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The science is clear: the case for more Covid restrictions is overwhelming
For a variant that came to light less than a month ago, the evidence for Omicron's potential to wreak havoc has mounted at breakneck speed. What studies have emerged are rapid first takes, but the message they convey is now loud and clear: the scientific case for more restrictions is overwhelming. Without hard and swift action to curb transmission, the NHS faces a battering.
The first red flag came in late November when scientists in southern Africa shared early genomes of what became known as Omicron. Soon after they landed, Tom Peacock, a virologist at Imperial College London, highlighted the "awful" mutations that marked it out as a fast-spreading, vaccine-dodging variant. On receiving a text about Peacock's tweet, Dr Susan Hopkins, the chief medical adviser to the UK Health Security Agency (UKHSA), conceded it filled her with gloom.
The warning spurred research around the clock to nail down the extent of the threat. One of the first to report was Dr Alex Sigal at the University of KwaZulu-Natal in Durban. His team confirmed that Omicron largely escaped antibodies from vaccines or past infection, with antibodies following the Pfizer shot 41 times less effective against Omicron than the original Covid-19 virus. Other data from South Africa, and soon from around the world, showed that Omicron spread like wildfire, doubling every two to three days. As Prof Chris Whitty, England's chief medical officer, phrased it: "There are several things we don't know, but all the things that we do know are bad."
As the infection spread, the UKHSA crunched early numbers to show that two doses of Covid vaccine did little to prevent symptomatic infection, though a booster kicked protection up to about 70%. On Friday, two reports from Prof Neil Ferguson's group at Imperial College rounded out the picture. Their findings are tentative, but suggest a booster provides 80-86% protection against hospitalisation from Omicron. That is good from an individual perspective, but compares with 95% for Delta. The upshot is that hospitalisation rates for boosted people could be four times higher with Omicron.
Further analysis from the Imperial team shed light on the single most important unknown: how severe can Omicron infections be? Data from South Africa gave some cause for hope, with hospitalisations down on previous waves, but the researchers found no evidence Omicron was milder than Delta.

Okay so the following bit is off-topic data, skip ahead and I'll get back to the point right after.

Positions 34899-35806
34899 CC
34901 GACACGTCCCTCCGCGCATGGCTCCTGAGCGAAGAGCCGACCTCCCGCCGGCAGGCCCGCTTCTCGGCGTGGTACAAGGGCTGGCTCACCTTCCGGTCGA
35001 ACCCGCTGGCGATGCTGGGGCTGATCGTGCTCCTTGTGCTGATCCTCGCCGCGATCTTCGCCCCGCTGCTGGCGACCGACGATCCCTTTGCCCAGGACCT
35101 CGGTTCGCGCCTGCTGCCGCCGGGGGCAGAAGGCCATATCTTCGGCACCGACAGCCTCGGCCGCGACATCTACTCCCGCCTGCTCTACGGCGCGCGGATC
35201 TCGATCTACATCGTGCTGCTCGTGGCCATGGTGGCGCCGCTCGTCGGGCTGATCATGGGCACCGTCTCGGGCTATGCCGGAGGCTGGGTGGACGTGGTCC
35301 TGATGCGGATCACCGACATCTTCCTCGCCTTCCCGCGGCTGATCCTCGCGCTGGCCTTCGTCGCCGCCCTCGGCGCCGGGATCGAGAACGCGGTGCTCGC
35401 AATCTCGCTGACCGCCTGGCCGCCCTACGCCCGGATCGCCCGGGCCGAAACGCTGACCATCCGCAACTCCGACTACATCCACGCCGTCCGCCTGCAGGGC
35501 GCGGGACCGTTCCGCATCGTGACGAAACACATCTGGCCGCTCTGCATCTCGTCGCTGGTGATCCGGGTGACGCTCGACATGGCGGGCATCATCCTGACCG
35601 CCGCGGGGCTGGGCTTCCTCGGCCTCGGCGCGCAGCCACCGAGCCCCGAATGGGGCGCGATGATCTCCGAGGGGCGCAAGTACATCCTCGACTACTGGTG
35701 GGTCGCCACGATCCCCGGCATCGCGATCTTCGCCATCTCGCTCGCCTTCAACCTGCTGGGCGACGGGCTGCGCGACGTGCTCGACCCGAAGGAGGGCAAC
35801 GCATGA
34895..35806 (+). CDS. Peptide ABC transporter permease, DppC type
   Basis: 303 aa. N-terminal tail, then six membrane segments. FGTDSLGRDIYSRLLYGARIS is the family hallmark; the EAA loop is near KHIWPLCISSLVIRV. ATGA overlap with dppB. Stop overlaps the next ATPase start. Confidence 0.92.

There are still hints of good news, however. Lab work led by Prof Ravi Gupta at Cambridge University suggests that Omicron may be less effective at attacking the lungs than Delta. The finding chimes with University of Hong Kong research that found Omicron replicated 70 times faster than older variants in the bronchial tubes, but is less likely to infect the lungs. The hope is this could make the variant spread fast but cause less severe disease.
But in documents released by the Sage committee on Saturday - after they pored over updated outbreak modelling from Warwick University and the London School of Hygiene and Tropical Medicine - the assessment is frank. England is "highly likely" to have 1,000 to 2,000 daily hospitalisations by the end of December. Many of these are already baked in and will arrive at hospital doors in the next week or so, regardless of actions taken now. With no further restrictions beyond "plan B", models point to at least 3,000 daily hospitalisations at the peak of the wave next month. "To prevent such a wave of hospitalisations, more stringent measures would need to be implemented before 2022," the scientists wrote. That would prevent hospitalisations, not just delay them, as it would give more time for boosters to take effect.
Throughout the epidemic, scientists have stressed the importance of moving fast when cases take off. This is doubly true with a virus spreading as fast as Omicron, according to an assessment released by the environmental modelling and behavioural science groups that feed into Sage. If taken soon enough - within days - restrictions like those in place after step one or step two of the roadmap in England need not be in place for more than a few weeks, the experts write.
"The timing of such measures is crucial," they add.
[Source: Ian Sample Science editor, The Guardian, London, 19Dec21]
|This document has been published on 22Dec21 by the Equipo Nizkor and Derechos Human Rights. In accordance with Title 17 U.S.C. Section 107, this material is distributed without profit to those who have expressed a prior interest in receiving the included information for research and educational purposes.|